• Tan T.Y.
      • Kilpatrick N.
      • Farlie P.G.
      Developmental and genetic perspectives on Pierre Robin sequence.
      and this finding suggests that some Pierre Robin sequences share etiologic factors with cleft palate.
      For the other findings, they might be explained by the large number of comparisons that have been performed, and therefore these associations could be chance findings, although this could be confirmed in independent data sets.
      Although we have found increased odds of cleft palate and gastroschisis after exposure to β2-agonists, the excess risk for the individual woman is low. The nonchromosomal prevalence of these 2 congenital anomalies in the EUROCAT registries is 8 to 9 per 10,000 births.
      • Boyd P.
      • Haussler M.
      • Barisic I.
      • Loane M.
      • Garne E.
      • Dolk H.
      Paper 1: the EUROCAT network—organization and processes.
      Even with a 5-fold increased risk, the risk for the individual pregnancy is still less than 1 in 100. This is very important because the risks of uncontrolled asthma might be much greater than these specific risks.
      It is reassuring that we did not find any increased risk for specific congenital anomalies of exposure to inhaled steroids in the signal testing analysis. Both maternal asthma and asthma exacerbation during the first trimester of pregnancy have been found to increase the risk of congenital anomalies.
      • Murphy V.E.
      • Wang G.
      • Namazy J.A.
      • Powel H.
      • Gibson P.G.
      • Chambers C.
      • et al.
      The risk of congenital malformations, perinatal mortality and neonatal hospitalisation among pregnant women with asthma: a systematic review and meta-analysis.
      • Blais L.
      • Forget A.
      Asthma exacerbations during first trimester of pregnancy and the risk of congenital malformations among asthmatic women.
      Further asthma exacerbations during pregnancy have been associated with other unfavorable pregnancy outcomes for both the mother and infant.
      • Vatti R.R.
      • Teuber S.S.
      Asthma and pregnancy.
      Use of prophylactic inhaled steroids seems to be the best solution for treatment of asthma in pregnancy to prevent asthma exacerbations and to reduce the need for β2-agonists.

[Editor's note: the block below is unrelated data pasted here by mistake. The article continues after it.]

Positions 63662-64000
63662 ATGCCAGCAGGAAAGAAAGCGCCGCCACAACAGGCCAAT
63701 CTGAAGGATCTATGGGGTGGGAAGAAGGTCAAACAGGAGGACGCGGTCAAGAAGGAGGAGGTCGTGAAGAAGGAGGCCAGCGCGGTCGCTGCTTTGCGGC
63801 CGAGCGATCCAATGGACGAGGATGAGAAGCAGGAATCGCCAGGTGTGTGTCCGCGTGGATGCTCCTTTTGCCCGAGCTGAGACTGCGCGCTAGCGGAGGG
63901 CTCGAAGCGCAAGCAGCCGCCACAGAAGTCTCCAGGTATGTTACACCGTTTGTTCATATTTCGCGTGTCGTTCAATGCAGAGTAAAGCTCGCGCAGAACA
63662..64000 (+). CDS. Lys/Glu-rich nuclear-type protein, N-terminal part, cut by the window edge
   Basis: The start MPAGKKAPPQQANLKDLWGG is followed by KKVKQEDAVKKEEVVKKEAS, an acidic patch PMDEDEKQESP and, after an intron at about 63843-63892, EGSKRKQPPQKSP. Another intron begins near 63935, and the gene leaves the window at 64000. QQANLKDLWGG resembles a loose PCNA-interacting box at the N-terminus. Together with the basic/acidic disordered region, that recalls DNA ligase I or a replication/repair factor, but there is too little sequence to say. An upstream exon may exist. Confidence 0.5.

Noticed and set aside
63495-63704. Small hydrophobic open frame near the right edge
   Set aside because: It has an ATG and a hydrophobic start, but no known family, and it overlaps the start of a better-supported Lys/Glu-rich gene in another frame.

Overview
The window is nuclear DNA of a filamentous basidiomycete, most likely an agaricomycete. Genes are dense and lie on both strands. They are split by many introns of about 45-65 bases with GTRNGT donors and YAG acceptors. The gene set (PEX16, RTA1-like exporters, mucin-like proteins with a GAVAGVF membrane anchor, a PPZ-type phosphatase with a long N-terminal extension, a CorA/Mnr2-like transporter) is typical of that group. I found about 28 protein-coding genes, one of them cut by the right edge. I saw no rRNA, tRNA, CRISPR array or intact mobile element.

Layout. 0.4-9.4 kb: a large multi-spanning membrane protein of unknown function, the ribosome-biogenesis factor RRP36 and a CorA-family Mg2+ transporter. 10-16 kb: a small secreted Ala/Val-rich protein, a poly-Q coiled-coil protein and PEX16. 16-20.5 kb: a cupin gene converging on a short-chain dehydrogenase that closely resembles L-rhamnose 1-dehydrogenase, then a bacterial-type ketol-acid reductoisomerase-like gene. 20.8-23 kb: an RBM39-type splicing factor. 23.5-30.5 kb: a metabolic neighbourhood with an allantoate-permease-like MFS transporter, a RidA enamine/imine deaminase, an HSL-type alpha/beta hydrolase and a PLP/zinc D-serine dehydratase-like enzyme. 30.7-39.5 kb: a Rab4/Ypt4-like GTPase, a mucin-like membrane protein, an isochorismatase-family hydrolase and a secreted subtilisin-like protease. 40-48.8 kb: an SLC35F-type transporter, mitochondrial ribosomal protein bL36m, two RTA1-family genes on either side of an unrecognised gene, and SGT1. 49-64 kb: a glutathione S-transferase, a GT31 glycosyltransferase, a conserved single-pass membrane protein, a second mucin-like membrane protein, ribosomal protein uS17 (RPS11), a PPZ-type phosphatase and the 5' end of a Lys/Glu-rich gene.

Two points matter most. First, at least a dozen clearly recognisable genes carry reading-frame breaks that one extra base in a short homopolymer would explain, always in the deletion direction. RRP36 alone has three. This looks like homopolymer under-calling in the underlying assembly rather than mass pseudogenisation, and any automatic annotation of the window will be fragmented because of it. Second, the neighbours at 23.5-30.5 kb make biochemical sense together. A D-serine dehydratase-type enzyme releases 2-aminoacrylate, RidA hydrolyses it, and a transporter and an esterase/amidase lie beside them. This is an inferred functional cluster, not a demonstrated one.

The strength of the present study is the ability to combine population-based data from a number of congenital anomaly registers throughout Europe, all of which use the same methods for case registration and classification and all of which have information about maternal medication use in pregnancy. This ensures an adequate number of exposed cases to evaluate specific congenital anomalies, although power might still be too low to study specific medications in relation to some specific anomalies. The congenital anomaly registers all use multiple data sources to collect information about congenital anomaly cases for all types of birth outcomes, including TOPFAs, in geographically defined residential populations. A common guide for classification of congenital anomalies is used by all registers, ensuring similar definitions for all cases. The main limitation is the information about medication exposure, which might be less specific according to both the dosage and timing of exposure. For one registry, medication exposure was available for births but not for TOPFAs. For another registry, the exposure data were based on information from a prescription database. Therefore we do not know whether these mothers took the medication they picked up at the pharmacy. Most importantly, although the fetuses were exposed to asthma medication, we cannot know whether it was the medication that caused the congenital anomalies or whether it was the maternal asthma because different types of antiasthma medications are used for different severities of asthma. There was limited information on potential confounding factors, but because registries collect standardized data on congenital anomalies for both exposed and unexposed cases and information on medication was obtained prospectively, the potential for bias is reduced.